In a recent blog we wrote about the liability that attaches to filing a joint tax return. It is an important issue to consider. But there can be relief from joint liability if one qualifies as an ”innocent spouse”, a term defined by the Internal Revenue Code. Relief from tax liability requires that a taxpayer file Form 8857. Our partner in New Jersey, Eric Solotoff has written about this subject and for those who are concerned about liability for past filings, it is a subject worth review.
The process for seeking Innocent Spouse Relief, a provision for individuals concerned about the accuracy of tax returns filed by their current or former spouses, has become a potential minefield.
In June 2007, the IRS published a revised Form 8857 – Request for Innocent Spouse Relief. Prior to that time, the form was short and simple. This one-page form asked the name and address of each taxpayer, whether the relief seeker had been a victim of domestic abuse and feared that filing a claim would result in retaliation, if the IRS had determined an underpayment of tax, and whether the understatement was due to erroneous entries by the spouse. (see note 1) The new form, however, is four pages long and the questions are far more in-depth. Given the possibility for self-incrimination, the form must now be completed with great care.
Often, when preparing a party’s financial statement or budget for a divorce action the conversation turns to tax returns. When the parties involved lack substantial debt – consumer or otherwise – and yet still cannot explain how spending exceeded the level of income and asset draw downs, the accuracy of tax returns is brought into question. Often, and particularly in divorce cases, one spouse was not aware that the tax returns were inaccurate when filed. In such cases, that party may be entitled to Innocent Spouse Relief from the IRS.
So how does it happen? How can a spouse not know that the tax return was inaccurate when it was filed? Didn’t the spouse sign the return under penalty of perjury? Some common answers clients may give include: ‘It was April 15 (or August 15, October 15 if on extension) and my spouse shoved the tax returns in front of me and told me to sign them because we had to get them in the mail that day,’ ‘I trusted my spouse that the returns were right and just signed them,’ ‘My spouse told me they were correct, and I signed them,’ ‘I have no idea of the finances, my spouse handles everything,’ and so on. On occasion, ‘My spouse forged my name’ also has been used.
During divorce actions, it is not uncommon for parties to still file joint tax returns. Hopefully, this is done after the non- or lesser-earning spouse has had his or her attorney and accountant review the returns. Also, it is common that Indemnification Agreements are signed to protect one spouse from the inaccurate income reporting and/or improper deductions taken by the other spouse. However, the agreements are only binding between the parties, not with the IRS or state taxing authorities.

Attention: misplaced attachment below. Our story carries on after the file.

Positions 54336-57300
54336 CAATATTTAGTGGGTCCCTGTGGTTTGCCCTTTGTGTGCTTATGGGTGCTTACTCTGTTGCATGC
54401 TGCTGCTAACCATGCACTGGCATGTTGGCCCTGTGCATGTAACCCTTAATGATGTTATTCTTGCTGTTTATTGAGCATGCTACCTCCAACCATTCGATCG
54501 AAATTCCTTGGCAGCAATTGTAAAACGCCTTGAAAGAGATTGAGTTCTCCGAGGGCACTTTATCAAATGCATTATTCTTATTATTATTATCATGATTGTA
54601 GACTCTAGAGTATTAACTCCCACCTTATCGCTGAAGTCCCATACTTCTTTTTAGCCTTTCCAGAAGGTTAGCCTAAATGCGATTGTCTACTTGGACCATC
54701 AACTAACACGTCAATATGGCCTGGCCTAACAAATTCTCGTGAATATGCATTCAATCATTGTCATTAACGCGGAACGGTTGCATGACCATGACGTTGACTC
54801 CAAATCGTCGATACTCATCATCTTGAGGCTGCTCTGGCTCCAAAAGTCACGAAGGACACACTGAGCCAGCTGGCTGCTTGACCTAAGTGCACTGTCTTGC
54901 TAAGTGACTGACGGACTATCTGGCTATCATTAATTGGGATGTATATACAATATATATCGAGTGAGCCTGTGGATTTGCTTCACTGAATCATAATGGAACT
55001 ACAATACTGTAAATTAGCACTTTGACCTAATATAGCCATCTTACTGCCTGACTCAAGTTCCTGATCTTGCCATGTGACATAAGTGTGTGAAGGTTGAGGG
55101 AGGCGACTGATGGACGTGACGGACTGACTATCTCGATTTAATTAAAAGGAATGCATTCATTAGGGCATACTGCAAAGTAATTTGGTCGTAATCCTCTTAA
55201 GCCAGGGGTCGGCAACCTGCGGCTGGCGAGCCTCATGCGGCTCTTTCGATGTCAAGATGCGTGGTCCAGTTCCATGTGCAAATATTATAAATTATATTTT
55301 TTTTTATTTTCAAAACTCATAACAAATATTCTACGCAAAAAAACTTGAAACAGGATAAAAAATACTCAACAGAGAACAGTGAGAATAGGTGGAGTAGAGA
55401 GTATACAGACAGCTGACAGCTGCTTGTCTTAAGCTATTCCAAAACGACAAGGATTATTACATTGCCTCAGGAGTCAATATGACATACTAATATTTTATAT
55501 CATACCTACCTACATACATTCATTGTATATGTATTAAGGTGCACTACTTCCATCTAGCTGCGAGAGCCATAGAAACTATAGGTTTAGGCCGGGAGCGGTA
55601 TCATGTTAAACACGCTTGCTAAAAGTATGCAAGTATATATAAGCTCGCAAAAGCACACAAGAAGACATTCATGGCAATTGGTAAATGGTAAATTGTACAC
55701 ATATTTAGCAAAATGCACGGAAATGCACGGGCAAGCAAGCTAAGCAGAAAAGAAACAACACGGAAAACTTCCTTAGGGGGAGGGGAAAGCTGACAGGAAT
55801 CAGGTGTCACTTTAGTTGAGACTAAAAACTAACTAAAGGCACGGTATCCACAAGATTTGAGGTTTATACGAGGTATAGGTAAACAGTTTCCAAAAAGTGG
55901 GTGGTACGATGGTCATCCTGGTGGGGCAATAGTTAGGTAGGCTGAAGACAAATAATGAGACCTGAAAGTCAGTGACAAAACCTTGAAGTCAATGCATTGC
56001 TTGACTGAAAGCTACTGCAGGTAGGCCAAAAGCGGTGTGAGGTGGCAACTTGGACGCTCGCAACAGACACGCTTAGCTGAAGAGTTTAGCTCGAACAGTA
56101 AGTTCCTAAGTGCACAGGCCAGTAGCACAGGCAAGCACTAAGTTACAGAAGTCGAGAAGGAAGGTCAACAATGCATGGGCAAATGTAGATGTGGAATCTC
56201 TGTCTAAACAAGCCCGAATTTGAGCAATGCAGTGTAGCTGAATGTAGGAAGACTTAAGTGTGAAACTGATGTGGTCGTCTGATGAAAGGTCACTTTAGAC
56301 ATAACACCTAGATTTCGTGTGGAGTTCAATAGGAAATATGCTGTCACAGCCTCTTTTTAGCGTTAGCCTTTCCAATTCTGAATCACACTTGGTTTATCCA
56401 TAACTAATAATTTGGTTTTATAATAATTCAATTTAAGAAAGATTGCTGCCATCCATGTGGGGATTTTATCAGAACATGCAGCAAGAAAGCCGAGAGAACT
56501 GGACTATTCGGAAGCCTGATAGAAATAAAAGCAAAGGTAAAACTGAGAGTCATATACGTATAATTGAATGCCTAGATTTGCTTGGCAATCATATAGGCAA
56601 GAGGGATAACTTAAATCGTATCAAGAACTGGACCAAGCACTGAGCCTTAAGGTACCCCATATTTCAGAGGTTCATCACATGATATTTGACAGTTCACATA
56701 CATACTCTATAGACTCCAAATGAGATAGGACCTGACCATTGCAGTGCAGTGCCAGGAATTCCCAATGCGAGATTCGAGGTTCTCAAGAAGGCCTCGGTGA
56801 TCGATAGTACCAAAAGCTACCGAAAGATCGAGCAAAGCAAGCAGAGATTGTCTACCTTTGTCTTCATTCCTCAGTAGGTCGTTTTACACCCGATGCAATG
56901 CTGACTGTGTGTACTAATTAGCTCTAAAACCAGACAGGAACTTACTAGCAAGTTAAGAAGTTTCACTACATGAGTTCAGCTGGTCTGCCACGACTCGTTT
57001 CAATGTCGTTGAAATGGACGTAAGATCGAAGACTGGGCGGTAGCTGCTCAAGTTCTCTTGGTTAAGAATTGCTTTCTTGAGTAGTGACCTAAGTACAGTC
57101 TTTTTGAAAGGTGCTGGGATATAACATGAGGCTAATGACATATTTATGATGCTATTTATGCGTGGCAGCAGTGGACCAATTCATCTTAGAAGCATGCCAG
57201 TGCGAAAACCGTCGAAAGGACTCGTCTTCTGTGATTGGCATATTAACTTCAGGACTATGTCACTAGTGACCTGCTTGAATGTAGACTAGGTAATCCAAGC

What should a spouse or former spouse do when the IRS comes calling and he or she really did not know that the tax return was inaccurate? It goes without saying that the individual should immediately contact his or her attorney and tax professional – especially now that the new form asks for more and deeper personal information.
The new form asks for more and deeper information than the original, much of which appears as if it could trigger the trap door precluding Innocent Spouse Relief. Worse yet, the responses to many of the questions could possibly be self-incriminating, which is why representation is essential.
Some of the new questions seek the following information:
-your highest level of education
-whether you were a victim of spousal abuse during the years that you are seeking relief (and further asks for a description and documentation such as police reports, restraining orders, doctor’s notes, etc.)
-whether you signed the returns, and if so, whether you were forced to sign under duress, threat of harm, etc., or if your signature was forged
-whether you had mental or physical problems both at the time the returns were signed and at the time you are filing the form (and documentation is requested)
-how involved you were in preparing the returns and whether you reviewed them before they were signed
-whether you were concerned that the returns were incorrect or incomplete when they were signed, and, if so, whether you just said nothing or made inquiry
-what you knew about your spouse’s income when the return was signed; and further, if your spouse was self-employed, whether you helped with the books
-when the returns were signed, whether you knew that tax was due, and if so, how you thought the tax was going to be paid
-whether you were having financial problems when the returns were signed
-your involvement in the household finances during the years you seek relief, including whether you had access to information and decision-making power regarding finances whether your spouse ever transferred any assets to you
-a listing of your monthly income and expenses
Since the form has to be signed under penalty of perjury, a wrong answer not only could preclude granting of Innocent Spouse Relief, but also could be used to assert – if not prove – tax fraud given a person’s knowledge and involvement when the returns were filed.
The bottom line is that great care should be taken when completing this form. A person seeking to do so should consult with an attorney and tax advisor, in advance, so as to not incriminate themself.